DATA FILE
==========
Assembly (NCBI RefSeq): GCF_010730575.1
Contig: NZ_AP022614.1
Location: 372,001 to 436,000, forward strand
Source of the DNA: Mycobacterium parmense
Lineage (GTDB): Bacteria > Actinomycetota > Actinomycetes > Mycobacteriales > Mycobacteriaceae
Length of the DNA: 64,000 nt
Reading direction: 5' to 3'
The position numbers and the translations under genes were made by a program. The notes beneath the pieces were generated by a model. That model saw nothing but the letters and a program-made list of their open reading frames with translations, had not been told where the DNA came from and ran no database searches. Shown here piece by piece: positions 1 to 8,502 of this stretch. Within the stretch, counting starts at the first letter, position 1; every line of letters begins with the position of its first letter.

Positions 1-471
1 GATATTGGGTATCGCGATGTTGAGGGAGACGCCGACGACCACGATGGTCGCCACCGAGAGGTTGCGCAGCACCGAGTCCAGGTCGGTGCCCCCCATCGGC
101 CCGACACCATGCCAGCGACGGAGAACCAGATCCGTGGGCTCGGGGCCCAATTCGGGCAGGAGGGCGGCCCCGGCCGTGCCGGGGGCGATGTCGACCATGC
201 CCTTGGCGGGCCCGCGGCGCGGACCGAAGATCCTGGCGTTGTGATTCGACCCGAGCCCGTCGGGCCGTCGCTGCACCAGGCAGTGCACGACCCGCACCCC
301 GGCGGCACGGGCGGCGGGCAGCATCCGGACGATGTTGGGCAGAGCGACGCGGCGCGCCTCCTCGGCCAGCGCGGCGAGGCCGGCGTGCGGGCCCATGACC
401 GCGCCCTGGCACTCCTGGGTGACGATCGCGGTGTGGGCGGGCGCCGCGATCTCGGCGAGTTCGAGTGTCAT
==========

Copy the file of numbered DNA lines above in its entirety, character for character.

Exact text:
Assembly (NCBI RefSeq): GCF_010730575.1
Contig: NZ_AP022614.1
Location: 372,001 to 436,000, forward strand
Source of the DNA: Mycobacterium parmense
Lineage (GTDB): Bacteria > Actinomycetota > Actinomycetes > Mycobacteriales > Mycobacteriaceae
Length of the DNA: 64,000 nt
Reading direction: 5' to 3'
The position numbers and the translations under genes were made by a program. The notes beneath the pieces were generated by a model. That model saw nothing but the letters and a program-made list of their open reading frames with translations, had not been told where the DNA came from and ran no database searches. Shown here piece by piece: positions 1 to 8,502 of this stretch. Within the stretch, counting starts at the first letter, position 1; every line of letters begins with the position of its first letter.

Positions 1-471
1 GATATTGGGTATCGCGATGTTGAGGGAGACGCCGACGACCACGATGGTCGCCACCGAGAGGTTGCGCAGCACCGAGTCCAGGTCGGTGCCCCCCATCGGC
101 CCGACACCATGCCAGCGACGGAGAACCAGATCCGTGGGCTCGGGGCCCAATTCGGGCAGGAGGGCGGCCCCGGCCGTGCCGGGGGCGATGTCGACCATGC
201 CCTTGGCGGGCCCGCGGCGCGGACCGAAGATCCTGGCGTTGTGATTCGACCCGAGCCCGTCGGGCCGTCGCTGCACCAGGCAGTGCACGACCCGCACCCC
301 GGCGGCACGGGCGGCGGGCAGCATCCGGACGATGTTGGGCAGAGCGACGCGGCGCGCCTCCTCGGCCAGCGCGGCGAGGCCGGCGTGCGGGCCCATGACC
401 GCGCCCTGGCACTCCTGGGTGACGATCGCGGTGTGGGCGGGCGCCGCGATCTCGGCGAGTTCGAGTGTCAT